Policy. Politics. Process. Power. If governance in the United States were a card game, these would be the suits.
In the second week of an administration in which the Democrats hold the White House and both Congressional houses (by slim margins), we can see how these four suits get played by both parties in their ongoing struggle. Rest assured that an eye is being kept on what will happen in the midterms.
The Democrats have a daunting challenge. Controlling all three levers of power, there is literally no one to blame but themselves if they don’t post enough wins—tricks, you might say—to retain the faith of the electorate. From COVID-19 to the economy to a host of inequalities and injustices, the Democrats need to use both Process and Power combined with good Policy to provide the favorable Politics for a win in November of next year.
On the other hand, the Republicans have an equally daunting challenge, but the shoe is on the other foot. They need good Politics to return to Power. And exactly how do the Republicans find the raw votes to do that when seemingly the majority of their support is coming from a base that continues to cling to a failed leader that cost them the White House, the Senate, and the House? Of course, that leader is an overachiever, losing all that Power in four years when it usually takes eight to do so. (See George W. Bush and Barack Obama.)
So what would be the good Politics for Republicans in this hour of their need? Well, scoring hits on every objective of the Biden administration would be a good start. Using Process to delay and prevent Democratic wins is another, which is why the Senate filibuster is so critical to their strategy. Decrying the divisiveness of the Democrats when “unity” is what America needs is another obviously cynical strategy, coming from a party that isn’t unified itself.
If that’s part of the Republican playbook, what should the Democrats do? Well, they’ve got to get everything right. Do it all, so to speak. And make sure the messaging to the American people lets them know that what they wanted done has been done.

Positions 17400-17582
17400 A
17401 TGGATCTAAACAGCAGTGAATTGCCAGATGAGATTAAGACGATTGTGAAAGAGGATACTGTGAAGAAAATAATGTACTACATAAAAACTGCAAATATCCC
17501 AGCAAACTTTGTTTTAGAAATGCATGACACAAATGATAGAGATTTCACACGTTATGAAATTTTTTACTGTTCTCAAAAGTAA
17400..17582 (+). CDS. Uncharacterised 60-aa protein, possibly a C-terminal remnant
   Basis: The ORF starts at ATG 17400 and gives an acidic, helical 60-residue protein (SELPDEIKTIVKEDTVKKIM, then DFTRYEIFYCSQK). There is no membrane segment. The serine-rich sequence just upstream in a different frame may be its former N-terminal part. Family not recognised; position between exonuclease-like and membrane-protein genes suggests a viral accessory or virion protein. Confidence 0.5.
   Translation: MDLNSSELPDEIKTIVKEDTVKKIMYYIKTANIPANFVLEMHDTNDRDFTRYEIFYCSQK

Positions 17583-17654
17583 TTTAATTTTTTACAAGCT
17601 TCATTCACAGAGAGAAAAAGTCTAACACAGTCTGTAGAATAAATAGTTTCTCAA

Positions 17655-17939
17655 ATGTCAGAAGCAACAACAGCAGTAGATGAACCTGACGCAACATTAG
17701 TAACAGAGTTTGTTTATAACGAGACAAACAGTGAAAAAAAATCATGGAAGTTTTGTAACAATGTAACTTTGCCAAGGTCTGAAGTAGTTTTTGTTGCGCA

Oh, please feel free to “talk about” bringing the country together. Just as long everyone understands that the real goal is to hold a governing majority, which will increase if the Policy part gets done right. After all, good Policy is good Politics, right?
And if the Democrats have to get everything right, so do the Republicans. The obvious fissure threatening to develop into a greater and more formal schism is perhaps the greatest challenge the Republicans face. When one side of the party is blaming the rest of the party on the other side of the table for the mess they’re collectively in, it’s quite possible that nobody will get what they want.
But enough of this political commentary, with nothing funny attached to it. Lord knows, this is no time to lose our sense of humor. So, I’ll close with a marginally related anecdote.
In our early days together, Karl would agree to an evening of cards with another couple, knowing how much I love to play. Besides, that’s an inexpensive way to spend a Saturday night, and I would be sure to come home in a good mood, particularly if we won. And by good, I mean receptive.
One night, we had gone to another couple’s place for pinochle, and Karl and I were partners. We were new enough to this relationship business to not know that a couple should never play partners with each other in cards.
Well, I don’t remember whether he bid wrong or played wrong, but Karl did something wrong. It cost us the bid and the game, and I just couldn’t let it go.
Enjoying our squabble, my friend leaned across the table and said to his partner, “Oh, boy, Karl is really going to get it when they get home!”
I replied, archly, “Oh, no, he’s not.”
Now, to be honest, I really have a hard time staying angry, particularly about something as inconsequential as a game of pinochle, so it is quite possible that I had another highball or two and was in a “better mood” by the time we got home. In which case, Karl lost the game but won the night.
So how much Jack Daniel’s will the Mitt Romneys and Liz Cheneys have to swill to avoid holding a grudge for what the other part of their party did? Furthermore, do they even have the integrity it takes to hold a grudge?